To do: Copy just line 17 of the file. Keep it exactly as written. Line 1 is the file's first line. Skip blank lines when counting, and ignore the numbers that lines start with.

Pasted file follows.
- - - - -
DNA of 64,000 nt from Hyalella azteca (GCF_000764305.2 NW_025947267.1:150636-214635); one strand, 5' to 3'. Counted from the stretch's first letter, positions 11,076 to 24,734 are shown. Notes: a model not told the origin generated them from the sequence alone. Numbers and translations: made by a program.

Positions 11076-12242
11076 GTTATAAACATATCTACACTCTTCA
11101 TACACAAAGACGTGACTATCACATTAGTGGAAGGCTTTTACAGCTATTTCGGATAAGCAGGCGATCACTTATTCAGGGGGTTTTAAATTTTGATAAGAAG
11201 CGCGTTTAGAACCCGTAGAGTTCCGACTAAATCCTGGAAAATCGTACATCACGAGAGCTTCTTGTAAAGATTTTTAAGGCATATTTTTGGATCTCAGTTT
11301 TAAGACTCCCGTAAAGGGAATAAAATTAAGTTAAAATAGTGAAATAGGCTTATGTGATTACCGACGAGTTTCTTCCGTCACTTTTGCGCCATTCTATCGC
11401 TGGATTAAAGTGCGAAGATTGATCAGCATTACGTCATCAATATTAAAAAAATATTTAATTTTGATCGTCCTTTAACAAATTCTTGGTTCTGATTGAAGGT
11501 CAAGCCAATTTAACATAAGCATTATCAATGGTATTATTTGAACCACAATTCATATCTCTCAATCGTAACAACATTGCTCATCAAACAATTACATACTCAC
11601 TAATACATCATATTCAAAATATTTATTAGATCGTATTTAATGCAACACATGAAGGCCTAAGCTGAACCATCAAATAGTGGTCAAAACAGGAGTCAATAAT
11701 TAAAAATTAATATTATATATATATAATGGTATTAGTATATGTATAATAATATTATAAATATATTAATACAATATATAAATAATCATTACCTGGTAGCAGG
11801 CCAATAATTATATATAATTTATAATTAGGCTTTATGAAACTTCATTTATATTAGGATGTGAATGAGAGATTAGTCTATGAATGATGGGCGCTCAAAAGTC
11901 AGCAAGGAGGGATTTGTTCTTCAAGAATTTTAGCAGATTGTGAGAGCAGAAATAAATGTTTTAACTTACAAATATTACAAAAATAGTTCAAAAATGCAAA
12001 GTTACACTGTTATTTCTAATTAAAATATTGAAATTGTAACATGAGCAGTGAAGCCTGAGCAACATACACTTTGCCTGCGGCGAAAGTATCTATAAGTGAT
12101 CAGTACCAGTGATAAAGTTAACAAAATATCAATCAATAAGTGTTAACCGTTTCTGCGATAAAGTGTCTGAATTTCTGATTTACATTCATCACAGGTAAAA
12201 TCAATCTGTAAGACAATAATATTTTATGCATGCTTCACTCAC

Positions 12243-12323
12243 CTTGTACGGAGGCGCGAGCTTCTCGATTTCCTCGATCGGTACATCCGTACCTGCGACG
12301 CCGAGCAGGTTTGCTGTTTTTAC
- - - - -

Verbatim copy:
12243 CTTGTACGGAGGCGCGAGCTTCTCGATTTCCTCGATCGGTACATCCGTACCTGCGACG